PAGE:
•          •          •

To understand why 36 Chambers was so influential, you have to know a bit about what hip hop was like before Wu-Tang. Rap music started in the late ’70s at street parties in New York City — specifically, in poor black neighbourhoods in the Bronx — thrown by guys like DJ Kool Herc. You’ve probably heard the song most often cited as the first recorded rap song, the Sugarhill Gang’s ‘Rapper’s Delight‘. This is pretty representative of most early hip hop music: an MC performing rhyming spoken raps over a looped disco beat. (Kurtis Blow’s ‘The Breaks‘ is another good example of this.) The rhyming schemes don’t usually get much more complicated than having the last syllable of a line rhyme with the previous one. The words are generally about dancing, partying, and the talents and general desirability of the MC and his friends, and the delivery is almost singsong. At this point, musically, rap is kind of just this weird offshoot of disco.

By the mid to late ’80s, however, rap has taken off in a major way. In what is now generally known as the New School era, artists like Run-D.M.C., the Beastie Boys, Public Enemy and the like are all becoming household names. Def Jam, a NYC-based label specializing in hip hop, is now a record industry titan. Beatmakers start using technology like samplers, drum machines and synthesizers in their production. Turntablism is born. Soul and funk music, particularly that of James Brown, is sampled extensively. You also start to see rhyme schemes get more complex — rappers like Rakim start using things like internal and multisyllabic rhyming, and move away from that distinctive ’80s singsong-style rap toward a more monotone, yet aggressive, delivery. (A lot of critics say that, in terms of lyricism, you can draw a pretty distinctive line in the sand in terms of pre-Rakim and post-Rakim.)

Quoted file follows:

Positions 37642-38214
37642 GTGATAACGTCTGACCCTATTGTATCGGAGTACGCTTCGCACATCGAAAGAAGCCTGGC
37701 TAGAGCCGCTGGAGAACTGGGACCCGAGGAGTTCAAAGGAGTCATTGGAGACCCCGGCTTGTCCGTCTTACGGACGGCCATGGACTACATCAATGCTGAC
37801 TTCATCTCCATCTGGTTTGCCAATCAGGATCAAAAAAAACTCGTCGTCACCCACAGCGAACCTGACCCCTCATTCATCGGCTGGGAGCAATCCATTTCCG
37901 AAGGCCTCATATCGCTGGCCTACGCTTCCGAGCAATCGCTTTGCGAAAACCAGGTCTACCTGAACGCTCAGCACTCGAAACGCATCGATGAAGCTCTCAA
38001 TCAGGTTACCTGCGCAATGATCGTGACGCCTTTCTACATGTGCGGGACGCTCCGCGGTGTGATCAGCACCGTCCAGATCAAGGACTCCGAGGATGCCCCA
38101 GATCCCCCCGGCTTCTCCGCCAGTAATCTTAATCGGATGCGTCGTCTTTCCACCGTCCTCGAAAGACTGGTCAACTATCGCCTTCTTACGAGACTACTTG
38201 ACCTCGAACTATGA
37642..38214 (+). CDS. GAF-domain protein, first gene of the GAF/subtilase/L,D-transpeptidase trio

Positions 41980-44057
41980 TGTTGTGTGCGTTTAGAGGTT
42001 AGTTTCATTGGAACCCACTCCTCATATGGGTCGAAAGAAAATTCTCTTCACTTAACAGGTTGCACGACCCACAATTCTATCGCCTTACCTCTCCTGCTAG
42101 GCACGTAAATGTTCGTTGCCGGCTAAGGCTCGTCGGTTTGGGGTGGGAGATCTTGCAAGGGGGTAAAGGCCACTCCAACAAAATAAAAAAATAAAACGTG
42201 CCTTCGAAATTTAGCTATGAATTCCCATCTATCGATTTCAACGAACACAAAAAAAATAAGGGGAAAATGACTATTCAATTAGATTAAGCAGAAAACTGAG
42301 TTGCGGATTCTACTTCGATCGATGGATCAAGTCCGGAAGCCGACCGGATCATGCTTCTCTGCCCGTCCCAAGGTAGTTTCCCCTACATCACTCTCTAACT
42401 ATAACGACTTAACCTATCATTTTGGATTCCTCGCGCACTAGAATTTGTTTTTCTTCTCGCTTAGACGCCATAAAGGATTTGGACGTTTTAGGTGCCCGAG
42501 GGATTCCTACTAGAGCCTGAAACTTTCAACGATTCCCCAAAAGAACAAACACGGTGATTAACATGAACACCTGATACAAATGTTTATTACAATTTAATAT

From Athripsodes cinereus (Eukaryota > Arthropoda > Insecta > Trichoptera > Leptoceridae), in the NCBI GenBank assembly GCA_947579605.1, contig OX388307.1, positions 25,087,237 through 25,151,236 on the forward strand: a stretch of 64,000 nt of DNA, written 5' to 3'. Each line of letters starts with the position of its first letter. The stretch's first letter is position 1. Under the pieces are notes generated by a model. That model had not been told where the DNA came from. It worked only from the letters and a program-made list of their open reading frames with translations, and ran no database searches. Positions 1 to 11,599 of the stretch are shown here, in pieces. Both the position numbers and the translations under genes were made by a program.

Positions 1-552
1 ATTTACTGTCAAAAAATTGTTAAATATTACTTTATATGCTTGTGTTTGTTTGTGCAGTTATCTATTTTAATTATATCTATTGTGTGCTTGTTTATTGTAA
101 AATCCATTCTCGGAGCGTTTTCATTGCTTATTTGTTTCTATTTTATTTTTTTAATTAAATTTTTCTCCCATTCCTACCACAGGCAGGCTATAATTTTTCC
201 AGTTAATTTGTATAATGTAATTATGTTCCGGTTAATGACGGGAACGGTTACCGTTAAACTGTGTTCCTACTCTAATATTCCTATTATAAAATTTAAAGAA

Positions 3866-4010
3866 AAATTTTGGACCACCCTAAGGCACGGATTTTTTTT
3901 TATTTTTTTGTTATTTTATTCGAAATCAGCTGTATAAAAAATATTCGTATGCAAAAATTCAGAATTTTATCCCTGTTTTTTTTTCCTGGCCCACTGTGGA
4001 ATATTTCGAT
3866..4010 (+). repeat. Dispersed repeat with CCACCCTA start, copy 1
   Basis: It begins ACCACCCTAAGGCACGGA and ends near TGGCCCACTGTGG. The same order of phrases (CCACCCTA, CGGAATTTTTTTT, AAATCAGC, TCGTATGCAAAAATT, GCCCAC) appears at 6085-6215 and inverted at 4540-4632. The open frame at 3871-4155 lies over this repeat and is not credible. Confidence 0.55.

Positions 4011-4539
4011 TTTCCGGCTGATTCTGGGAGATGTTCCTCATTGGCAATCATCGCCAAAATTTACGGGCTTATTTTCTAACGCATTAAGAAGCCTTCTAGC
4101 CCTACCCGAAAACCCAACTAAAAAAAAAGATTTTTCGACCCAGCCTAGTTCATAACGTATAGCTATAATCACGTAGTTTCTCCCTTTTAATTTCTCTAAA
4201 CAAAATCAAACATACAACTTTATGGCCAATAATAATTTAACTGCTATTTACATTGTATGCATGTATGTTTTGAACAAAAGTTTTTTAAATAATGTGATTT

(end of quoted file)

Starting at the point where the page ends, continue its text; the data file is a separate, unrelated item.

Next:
After this decade of explosive creativity, rap is now A Thing. It has coalesced from a scene into a genre, and now it’s expanding. On the West Coast, Dr. Dre and N.W.A (Niggaz Wit Attitudes) pioneer a style that comes to be called gangsta rap that focuses on the violent criminal lifestyles said rappers (claim to) lead. (Dre also pioneers a style called G-funk that features lots of smooth synth leads and highly synthetic drums.) Now there’s a sort of tension in the industry, because labels want to sell rap music to white people, but white people are kind of scared by black people who make songs with titles like ‘Fuck tha Police‘. So in the early ’90s, the major labels are still putting out rap, but it’s mostly a sort of ‘rap lite’ — marketable and completely inoffensive acts like DJ Jazzy Jeff & the Fresh Prince or Young MC.

In 1992, this is the musical landscape in which Robert Fitzgerald Diggs finds himself. His cousin, Gary Grice, has released a solo album as the Genius, but it was not particularly well promoted by the label. Diggs is pissed off at the industry for what he sees as an unwillingness to invest in music made by black street kids, from whence hip hop was originally begot. So, he formulates a plan: in five years, he and his high-school-dropout friends are going to take over the industry.

It’s an insane plan. But what’s even more insane is that it worked.

•          •          •

Drawing from the Supreme Alphabet, Diggs — formerly Prince Rakeem — rechristens himself the RZA. He rounds up his cousins and rap comrades Grice (now the GZA) and Russell Jones (Ol’ Dirty Bastard), and six others: Clifford Smith (Method Man), Corey Woods (Raekwon), Dennis Coles (Ghostface Killah), Jason Hunter (Inspectah Deck), Elgin Turner (Masta Killa), and Lamont Hawkins (U-God). Sharing a mutual love of kung-fu movies and Five-Percenter philosophy, they dub themselves the Wu-Tang Clan, after the practitioners of the most deadly sword style. In RZA’s Staten Island basement, he presents the Clan with his proposal: he has a plan to do nothing less than take over the entire industry — but the only way it will work is if he calls all of the shots. If you sign on, you’re essentially signing your career decisions over to him for the next five years, no questions asked.